Click on image to view high-res PDF
altFigure 1. Heart failure clinical prediction rule
All branches identify low-risk patients; all other patients are at higher risk.

*Test result also applies to patients for whom the test was not ordered. ECG, Electrocardiography; MI, myocardial infarction; BUN, blood urea nitrogen; WBC, white blood cell count; PTCA, percutaneous transluminal coronary angiography; SBP, systolic blood pressure; AMI, myocardial infarction.

Case Review:
After reviewing the article and collecting the patient’s data you look at the rule; any path that leads to the far right is considered low risk. Your patient, with no ECG evidence of myocardial ischemia or infarction, fairly normal vital signs (HR 90, BP 160/80, RR 20, SpO2 96%), unremarkable labs (BUN 34 WBC 9 Sodium 140) and no plural effusion, matches the path second to the bottom and is therefore classified as low risk by the AHFI. You explain to your patient this still probably means a 1-3% risk of death, MI, or V-fib. Nonetheless, with informed consent he chooses to go home.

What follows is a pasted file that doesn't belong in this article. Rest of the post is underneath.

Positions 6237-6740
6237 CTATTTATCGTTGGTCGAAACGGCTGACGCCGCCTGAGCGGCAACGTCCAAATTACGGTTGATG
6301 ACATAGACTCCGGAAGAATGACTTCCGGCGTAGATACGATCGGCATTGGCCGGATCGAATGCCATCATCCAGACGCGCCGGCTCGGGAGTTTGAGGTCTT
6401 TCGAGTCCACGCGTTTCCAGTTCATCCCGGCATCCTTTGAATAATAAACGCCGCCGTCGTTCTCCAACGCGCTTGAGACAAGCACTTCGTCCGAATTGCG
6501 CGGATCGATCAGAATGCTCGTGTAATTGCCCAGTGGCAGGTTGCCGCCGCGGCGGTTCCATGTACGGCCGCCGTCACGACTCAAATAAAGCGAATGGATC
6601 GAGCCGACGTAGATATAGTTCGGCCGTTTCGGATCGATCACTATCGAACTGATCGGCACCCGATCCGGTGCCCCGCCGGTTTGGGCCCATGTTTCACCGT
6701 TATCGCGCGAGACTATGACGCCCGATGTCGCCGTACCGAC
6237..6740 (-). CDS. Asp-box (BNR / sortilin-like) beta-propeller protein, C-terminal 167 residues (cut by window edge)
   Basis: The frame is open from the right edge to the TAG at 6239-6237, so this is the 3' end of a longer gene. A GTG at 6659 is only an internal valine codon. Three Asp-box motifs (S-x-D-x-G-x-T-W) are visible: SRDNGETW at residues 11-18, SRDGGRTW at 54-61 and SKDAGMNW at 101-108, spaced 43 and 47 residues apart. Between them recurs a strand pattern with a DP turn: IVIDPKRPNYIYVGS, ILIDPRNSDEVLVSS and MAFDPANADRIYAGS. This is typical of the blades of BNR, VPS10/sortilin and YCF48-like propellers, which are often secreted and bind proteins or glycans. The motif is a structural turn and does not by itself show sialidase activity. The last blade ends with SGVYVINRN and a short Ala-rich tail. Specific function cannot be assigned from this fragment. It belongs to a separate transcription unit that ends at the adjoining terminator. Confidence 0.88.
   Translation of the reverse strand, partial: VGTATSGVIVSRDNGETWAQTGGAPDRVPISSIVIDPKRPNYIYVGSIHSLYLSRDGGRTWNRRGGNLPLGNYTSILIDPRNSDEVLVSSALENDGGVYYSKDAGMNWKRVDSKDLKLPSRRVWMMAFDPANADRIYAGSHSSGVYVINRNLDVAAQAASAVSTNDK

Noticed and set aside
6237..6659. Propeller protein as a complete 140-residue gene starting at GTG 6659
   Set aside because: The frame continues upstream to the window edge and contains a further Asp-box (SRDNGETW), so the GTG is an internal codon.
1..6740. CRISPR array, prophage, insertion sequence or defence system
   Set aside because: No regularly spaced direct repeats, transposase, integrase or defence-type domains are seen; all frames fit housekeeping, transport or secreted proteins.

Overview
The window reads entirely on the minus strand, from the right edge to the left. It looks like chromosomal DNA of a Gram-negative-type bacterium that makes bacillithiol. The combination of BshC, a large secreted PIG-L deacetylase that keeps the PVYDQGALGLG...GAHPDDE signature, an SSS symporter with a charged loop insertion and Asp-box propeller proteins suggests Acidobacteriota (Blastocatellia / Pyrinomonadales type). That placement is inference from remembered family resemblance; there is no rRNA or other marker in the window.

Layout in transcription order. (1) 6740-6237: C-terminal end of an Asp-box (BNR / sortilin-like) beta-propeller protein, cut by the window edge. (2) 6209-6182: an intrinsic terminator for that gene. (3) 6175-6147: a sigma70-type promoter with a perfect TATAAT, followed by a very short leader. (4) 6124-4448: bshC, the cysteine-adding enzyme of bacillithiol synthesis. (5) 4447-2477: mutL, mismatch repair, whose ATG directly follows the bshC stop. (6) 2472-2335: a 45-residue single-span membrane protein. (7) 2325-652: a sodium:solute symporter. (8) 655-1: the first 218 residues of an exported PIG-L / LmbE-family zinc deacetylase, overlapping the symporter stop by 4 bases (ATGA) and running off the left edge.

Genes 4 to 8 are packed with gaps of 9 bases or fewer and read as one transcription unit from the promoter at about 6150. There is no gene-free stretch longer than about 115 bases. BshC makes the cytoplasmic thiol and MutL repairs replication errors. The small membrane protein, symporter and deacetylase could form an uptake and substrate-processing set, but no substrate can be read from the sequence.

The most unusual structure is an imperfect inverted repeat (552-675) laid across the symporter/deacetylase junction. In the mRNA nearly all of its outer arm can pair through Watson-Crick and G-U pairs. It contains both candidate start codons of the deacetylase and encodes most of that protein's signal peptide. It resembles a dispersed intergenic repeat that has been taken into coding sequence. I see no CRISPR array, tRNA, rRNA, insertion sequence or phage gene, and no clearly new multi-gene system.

In Summary:
Heart failure is a major cause of morbidity, mortality and increasing health care expenses. Any tool with the potential to improve a clinician’s decision making can have a major impact.  The AHFI is the best currently available evidence, but prospective validation in different patient populations would be needed before it is considered sufficiently reliable to be used routinely.

John Crossley, MD, FRCPC, is the Emergency Medicine Residency Program Director at McMaster University



  1. Chris Carpenter on